Fascia Boards

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Fascia Board

The fascia board is the long, straight board that runs along the lower edge of the roof. The fascia is fixed directly to the lower ends of the roof trusses and usually does all the work of supporting the lower edge of the bottom row of tiles. The fascia board also carries all the guttering.  The fascia board is the one mounted at the point where the roof meets the outer walls of the house and is often called the roofline. However most people refer to it by the name of the main board that carries the gutter – the fascia or fascias.

This is no mean feat, especially when it is raining hard. In a downpour the roof of a 3-bed semi could be washing several gallons of water per second into its gutters.

Bargeboard

This is the board that is used on the gable end of a house. The condition of the bargeboard can often make or break the look of a house, and over the years it has evolved into some very attractive shapes.

Soffit

The soffit board is tucked away under the fascia board. It is usually the board that you see most of from street level. The soffit can be ventilated to allow the flow of air into the roof area. Alternatively, ventilation can be provided over the top of the fascia board. Many people prefer the latter solution these days. Without adequate ventilation, condensation will form in the roof void increasing the risk of timber decay.

Boxend

The Box End can be a work of art, accommodating as it does the many different angles, planes and heights of the fascia, soffit and bargeboard at each corner of the house where there is a gable end.

The descriptions uPVC, PVCu and PVCue are often used to describe PVC fascias, soffits and bargeboards. You probably know what PVC means. The “u” stands for “unplasticised”, meaning that it isn’t a pliable PVC like some kids toys etc, and the “e” stands for “expanded”. Expanded or foamed PVC produces a light, strong board that is thicker than an equivalent rigid PVC board.

How to measure soffits and fascia

The final phase of building or replacing a roof is affixing the soffit and fascia to the edge of the roof. When a roof is placed on a building, it is supported by joists. The joists are spaced approximately 2 feet apart along the length of the roof. The point at which the joist meets the exterior walls of the building leaves a gap that is open to the outside environment. This gap is sealed from the outside during the final stages of the building project.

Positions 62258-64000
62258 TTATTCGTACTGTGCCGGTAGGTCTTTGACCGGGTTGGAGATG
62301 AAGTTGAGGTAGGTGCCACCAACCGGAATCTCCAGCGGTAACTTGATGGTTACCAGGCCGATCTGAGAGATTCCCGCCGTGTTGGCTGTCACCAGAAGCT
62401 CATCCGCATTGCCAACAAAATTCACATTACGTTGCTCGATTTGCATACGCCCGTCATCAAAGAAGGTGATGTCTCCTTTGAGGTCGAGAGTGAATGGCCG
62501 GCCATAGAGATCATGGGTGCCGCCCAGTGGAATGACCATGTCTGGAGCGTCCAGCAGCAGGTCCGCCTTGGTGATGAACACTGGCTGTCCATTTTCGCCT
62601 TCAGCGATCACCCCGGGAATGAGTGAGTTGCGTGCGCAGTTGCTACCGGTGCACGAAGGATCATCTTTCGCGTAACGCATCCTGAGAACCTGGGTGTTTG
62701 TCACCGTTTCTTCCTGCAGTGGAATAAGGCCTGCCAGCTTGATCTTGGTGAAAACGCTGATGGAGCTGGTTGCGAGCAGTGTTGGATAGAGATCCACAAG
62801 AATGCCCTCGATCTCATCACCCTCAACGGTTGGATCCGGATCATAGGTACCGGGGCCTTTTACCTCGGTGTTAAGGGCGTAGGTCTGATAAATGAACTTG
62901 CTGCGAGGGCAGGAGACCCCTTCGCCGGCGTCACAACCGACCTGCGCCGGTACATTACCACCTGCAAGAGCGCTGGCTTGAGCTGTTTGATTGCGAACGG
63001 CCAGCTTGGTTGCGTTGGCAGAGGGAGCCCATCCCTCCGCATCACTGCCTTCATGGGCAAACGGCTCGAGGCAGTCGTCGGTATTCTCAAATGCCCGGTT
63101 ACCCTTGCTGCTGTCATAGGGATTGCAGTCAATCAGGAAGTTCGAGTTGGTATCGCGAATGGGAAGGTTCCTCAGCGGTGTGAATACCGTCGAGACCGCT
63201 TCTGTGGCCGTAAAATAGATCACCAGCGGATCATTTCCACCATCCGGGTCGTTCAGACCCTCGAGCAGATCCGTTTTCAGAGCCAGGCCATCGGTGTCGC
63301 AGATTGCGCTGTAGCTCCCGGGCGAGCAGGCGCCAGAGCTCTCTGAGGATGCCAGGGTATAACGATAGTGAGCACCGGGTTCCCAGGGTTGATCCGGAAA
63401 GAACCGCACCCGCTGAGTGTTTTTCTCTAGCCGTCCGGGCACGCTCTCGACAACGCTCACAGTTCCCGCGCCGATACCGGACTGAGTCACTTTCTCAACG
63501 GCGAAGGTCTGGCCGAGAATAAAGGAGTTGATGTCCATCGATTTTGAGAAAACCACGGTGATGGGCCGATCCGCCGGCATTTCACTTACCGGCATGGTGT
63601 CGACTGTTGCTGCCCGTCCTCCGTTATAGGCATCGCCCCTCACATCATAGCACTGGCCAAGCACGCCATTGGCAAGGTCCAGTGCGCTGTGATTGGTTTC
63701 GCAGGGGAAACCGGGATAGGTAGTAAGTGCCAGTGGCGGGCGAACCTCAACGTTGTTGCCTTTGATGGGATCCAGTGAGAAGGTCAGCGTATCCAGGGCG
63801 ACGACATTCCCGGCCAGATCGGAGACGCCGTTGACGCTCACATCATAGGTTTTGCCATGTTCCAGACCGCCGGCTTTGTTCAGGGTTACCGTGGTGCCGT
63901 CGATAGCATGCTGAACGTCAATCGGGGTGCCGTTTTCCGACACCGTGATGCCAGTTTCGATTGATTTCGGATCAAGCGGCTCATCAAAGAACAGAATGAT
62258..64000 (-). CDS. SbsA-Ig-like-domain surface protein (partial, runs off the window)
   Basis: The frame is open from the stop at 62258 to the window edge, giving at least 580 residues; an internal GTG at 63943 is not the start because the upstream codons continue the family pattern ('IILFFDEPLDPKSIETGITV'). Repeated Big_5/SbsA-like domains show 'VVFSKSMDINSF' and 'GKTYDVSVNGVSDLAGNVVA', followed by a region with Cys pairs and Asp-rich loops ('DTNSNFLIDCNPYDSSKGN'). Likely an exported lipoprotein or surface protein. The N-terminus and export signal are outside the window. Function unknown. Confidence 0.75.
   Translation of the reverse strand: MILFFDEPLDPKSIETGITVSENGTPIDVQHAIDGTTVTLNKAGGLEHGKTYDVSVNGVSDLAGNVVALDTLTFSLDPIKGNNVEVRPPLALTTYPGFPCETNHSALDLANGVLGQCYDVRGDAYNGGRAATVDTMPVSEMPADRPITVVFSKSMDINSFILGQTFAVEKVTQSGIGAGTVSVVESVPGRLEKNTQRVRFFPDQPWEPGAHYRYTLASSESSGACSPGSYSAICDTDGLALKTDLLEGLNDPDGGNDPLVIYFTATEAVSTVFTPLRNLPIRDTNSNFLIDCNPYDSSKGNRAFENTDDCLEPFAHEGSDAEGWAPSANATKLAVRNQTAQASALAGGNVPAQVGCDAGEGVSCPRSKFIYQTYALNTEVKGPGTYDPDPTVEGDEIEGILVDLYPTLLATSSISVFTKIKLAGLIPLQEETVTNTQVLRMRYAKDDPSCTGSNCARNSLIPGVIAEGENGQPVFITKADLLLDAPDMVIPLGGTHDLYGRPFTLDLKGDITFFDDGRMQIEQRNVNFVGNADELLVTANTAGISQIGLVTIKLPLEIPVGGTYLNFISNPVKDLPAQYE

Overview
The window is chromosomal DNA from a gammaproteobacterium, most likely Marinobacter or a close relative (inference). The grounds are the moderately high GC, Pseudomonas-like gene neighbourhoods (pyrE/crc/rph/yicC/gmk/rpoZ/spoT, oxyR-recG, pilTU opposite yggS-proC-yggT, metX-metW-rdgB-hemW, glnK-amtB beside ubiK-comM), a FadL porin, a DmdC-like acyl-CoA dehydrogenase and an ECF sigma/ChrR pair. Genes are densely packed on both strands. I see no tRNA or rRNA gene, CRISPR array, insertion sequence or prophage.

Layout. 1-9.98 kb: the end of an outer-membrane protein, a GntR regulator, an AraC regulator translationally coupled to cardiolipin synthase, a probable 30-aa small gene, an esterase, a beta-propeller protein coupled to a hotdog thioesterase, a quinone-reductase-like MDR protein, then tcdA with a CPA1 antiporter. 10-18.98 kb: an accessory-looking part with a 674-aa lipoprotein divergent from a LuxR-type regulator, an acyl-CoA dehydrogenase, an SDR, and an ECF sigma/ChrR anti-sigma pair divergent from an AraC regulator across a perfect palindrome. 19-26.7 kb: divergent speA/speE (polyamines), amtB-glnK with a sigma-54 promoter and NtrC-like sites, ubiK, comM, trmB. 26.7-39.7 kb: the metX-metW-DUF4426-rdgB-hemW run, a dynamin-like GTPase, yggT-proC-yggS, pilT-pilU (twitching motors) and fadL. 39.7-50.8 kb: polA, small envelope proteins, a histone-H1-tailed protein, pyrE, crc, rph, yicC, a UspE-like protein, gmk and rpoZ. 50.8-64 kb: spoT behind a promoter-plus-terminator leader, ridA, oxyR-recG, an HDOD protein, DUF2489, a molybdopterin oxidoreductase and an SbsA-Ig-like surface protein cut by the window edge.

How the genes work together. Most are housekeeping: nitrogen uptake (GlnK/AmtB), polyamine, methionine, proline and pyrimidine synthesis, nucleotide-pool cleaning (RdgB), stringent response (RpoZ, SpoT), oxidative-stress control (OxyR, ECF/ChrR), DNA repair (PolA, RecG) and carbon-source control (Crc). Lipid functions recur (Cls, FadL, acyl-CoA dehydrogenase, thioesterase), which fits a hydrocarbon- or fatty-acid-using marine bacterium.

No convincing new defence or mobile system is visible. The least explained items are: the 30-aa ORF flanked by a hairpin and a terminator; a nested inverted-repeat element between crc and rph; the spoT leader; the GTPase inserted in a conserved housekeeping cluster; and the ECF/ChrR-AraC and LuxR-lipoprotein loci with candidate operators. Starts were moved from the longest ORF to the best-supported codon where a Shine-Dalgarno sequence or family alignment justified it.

The open section that runs horizontal to the ground is covered and sealed with a soffit and the end of the joists are covered by fascia. Another common term for the soffits on a building is eaves. Proper planning is vital to order the required amount of material. The procedure of measuring the edge of the roof is not complicated and you can perform it physically with a tape measure or on building plans by measuring the length around the perimeter using a scale model. You can measure the amount of soffit required based on the amount of fascia needed.

Fascia boards newly fitted Soffits installed Roofing plastics

Step 1

Calculate the perimeter of the building using the measurements taken with a tape measure and a helper. Measure the distance of each part of the roof. The fascia of the roof is the piece of wood or siding that seals the end of the supports. If measuring the distance from a scale drawing, obtain the final distance by using the correct conversion factor.

Step 2

Check the perimeter size by taking the raw dimension of the building and adding the number of feet to obtain the extended area of the roof at the corners of the structure.

Step 3

Calculate the material required for the soffit. The amount of soffit material required will equal the amount of fascia with the addition of the area of each corner on the building.

Step 4

Report the length of fascia in the widths you need. Typical widths of fascia are 6 and 8 inches. As a rule of thumb, always order 10 percent more material than calculated to ensure you have enough material.

Step 5

Report the amount of soffit required as the number of squares required. The number of squares will depend on the width of the soffit material. Order 10 percent more than required to allow for mistakes. The soffit is always measured in area units.